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Onboarding Your New Board Members

Board members play a crucial role in every center. They aren’t just filling a seat, they are offering strategic direction, professional experience and ensuring financial stewardship for your ministry. Board members are there to provide oversight in the most important matters your center faces, but they should also serve in a support role for the Executive Director and other key staff. Therefore, effective onboarding of new board members is an extremely important step in creating healthy relationships and unity among leadership.

In this article, we will explore the differences between a working board and a governing board. I’ll also share some simple tips to make the onboarding process easy and help your new board members to feel valued, comfortable, and connected right from the start.


Working Board vs. Governing Board

Many headaches between staff and board can be avoided by clearly defining the role of board members and therefore, managing expectations. While there are many types of boards and variations in between, most would fall under these 2 distinctions.

  • Working Board: A working board is deeply involved in the day-to-day operations of the organization. Members often wear multiple hats, taking on roles beyond governance, such as fundraising, program management, and hands-on client work.

  • Governing Board: A governing board primarily focuses on high-level strategic decisions, policymaking, and providing oversight. Members act as stewards of the organization, ensuring it stays aligned with its mission and values, but do not involve themselves in the day-to-day operations of the center.

In both cases, the board should be the support or backbone of the organization allowing the Executive Director to lead the staff and volunteers in fulfilling the mission of the center.


The Onboarding Process


Step 1: Host a welcome event.


The onboarding journey should begin with a warm welcome for the ED and staff. Invite new board members for a tour of the organization's facilities and a meet and greet with staff. This serves 3 important purposes.

  • Familiarity: New members get to know the people they'll be working closely with. Building personal connections early on can foster collaboration and trust.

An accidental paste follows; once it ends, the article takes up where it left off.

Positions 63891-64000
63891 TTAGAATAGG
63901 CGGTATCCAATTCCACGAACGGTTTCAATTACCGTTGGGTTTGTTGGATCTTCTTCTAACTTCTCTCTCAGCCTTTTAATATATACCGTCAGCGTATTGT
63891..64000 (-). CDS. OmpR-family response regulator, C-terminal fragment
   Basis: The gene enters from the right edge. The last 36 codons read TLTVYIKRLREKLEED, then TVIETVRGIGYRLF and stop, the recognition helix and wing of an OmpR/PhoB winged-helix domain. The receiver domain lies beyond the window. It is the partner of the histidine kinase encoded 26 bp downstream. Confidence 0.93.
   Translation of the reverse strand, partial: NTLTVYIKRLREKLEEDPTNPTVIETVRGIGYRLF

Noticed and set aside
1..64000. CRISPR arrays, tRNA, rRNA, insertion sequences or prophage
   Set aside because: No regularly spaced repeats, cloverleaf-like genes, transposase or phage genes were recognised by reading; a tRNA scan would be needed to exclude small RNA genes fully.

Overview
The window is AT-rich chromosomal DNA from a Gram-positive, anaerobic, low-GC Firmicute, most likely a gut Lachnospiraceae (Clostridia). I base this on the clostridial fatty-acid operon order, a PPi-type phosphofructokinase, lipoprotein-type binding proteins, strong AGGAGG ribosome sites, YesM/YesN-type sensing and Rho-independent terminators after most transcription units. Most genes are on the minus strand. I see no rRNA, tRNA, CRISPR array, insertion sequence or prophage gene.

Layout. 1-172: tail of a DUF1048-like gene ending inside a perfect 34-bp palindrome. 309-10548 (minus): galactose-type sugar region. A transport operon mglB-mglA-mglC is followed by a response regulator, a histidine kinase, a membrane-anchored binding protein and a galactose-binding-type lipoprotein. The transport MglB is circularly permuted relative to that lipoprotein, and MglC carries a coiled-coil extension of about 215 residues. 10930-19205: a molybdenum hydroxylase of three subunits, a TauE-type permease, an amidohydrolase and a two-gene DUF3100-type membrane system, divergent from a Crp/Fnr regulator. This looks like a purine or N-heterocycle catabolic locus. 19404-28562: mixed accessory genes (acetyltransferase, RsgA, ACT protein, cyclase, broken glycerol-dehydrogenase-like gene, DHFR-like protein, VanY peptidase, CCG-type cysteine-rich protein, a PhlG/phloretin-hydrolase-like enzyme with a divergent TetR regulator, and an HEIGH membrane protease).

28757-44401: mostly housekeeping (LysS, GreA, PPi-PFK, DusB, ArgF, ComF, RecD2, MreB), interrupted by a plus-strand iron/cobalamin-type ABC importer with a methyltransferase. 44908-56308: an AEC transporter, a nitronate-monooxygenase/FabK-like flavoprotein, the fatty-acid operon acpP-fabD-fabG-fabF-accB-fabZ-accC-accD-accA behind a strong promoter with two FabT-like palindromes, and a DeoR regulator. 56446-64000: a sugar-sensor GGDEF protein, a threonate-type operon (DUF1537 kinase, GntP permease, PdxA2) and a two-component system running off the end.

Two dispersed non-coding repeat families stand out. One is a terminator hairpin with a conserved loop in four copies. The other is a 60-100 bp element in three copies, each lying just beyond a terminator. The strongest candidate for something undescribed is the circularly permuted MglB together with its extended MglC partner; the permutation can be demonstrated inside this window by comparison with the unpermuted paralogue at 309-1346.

• Understanding Services: Provide an overview of all the center's services. Explain what the organization does, who it serves, and the impact it makes. This helps new members see the bigger picture and feel more connected to the mission.

  • Roles and Responsibilities: Introduce them to the key staff members and clarify who is responsible for what. This prevents confusion and ensures everyone knows where to turn for information or support.

Step 2. Supply them with a comprehensive Board Member Handbook.


A well-structured handbook is an invaluable resource for new board members. Here are some things you will want to include.

Mission and Vision Statements: Providing these statements will reinforce the organization's core purpose and future aspirations. This keeps everyone aligned with the overarching goals.

  • Articles of Incorporation: This gives a better understanding of the organization's legal framework and foundational principles.

  • Center Policies and Procedures: While the centers policies and procedures will be carried out by the Directors, providing a copy for new board members will outline the rules and regulations and boundaries at all staff and volunteers will be expected to operate in.

  • Board and Staff Job Descriptions: Clarifying the roles and responsibilities of both board members and staff prevents overlapping duties, ensures a clear division of labor and allows the board to manage expectations of the staff.

  • Contact Info for ED and Board Members: Provide a directory with contact information for the Executive Director and fellow board members. This encourages open communication and collaboration.

  • Calendar of Future Meetings and Events: Share a schedule of upcoming board meetings, events, and key milestones. This helps new members plan their involvement effectively and begin to feel like they are a real part of the team instead of an outsider.

Remember, onboarding isn’t just an administrative task; it’s an investment in the future success of your organization and will create a sense of unity among all the center’s leadership. If you don’t have new members to onboard, consider taking some of these steps with your current board. And as always, I’m here to help. Just reach out.




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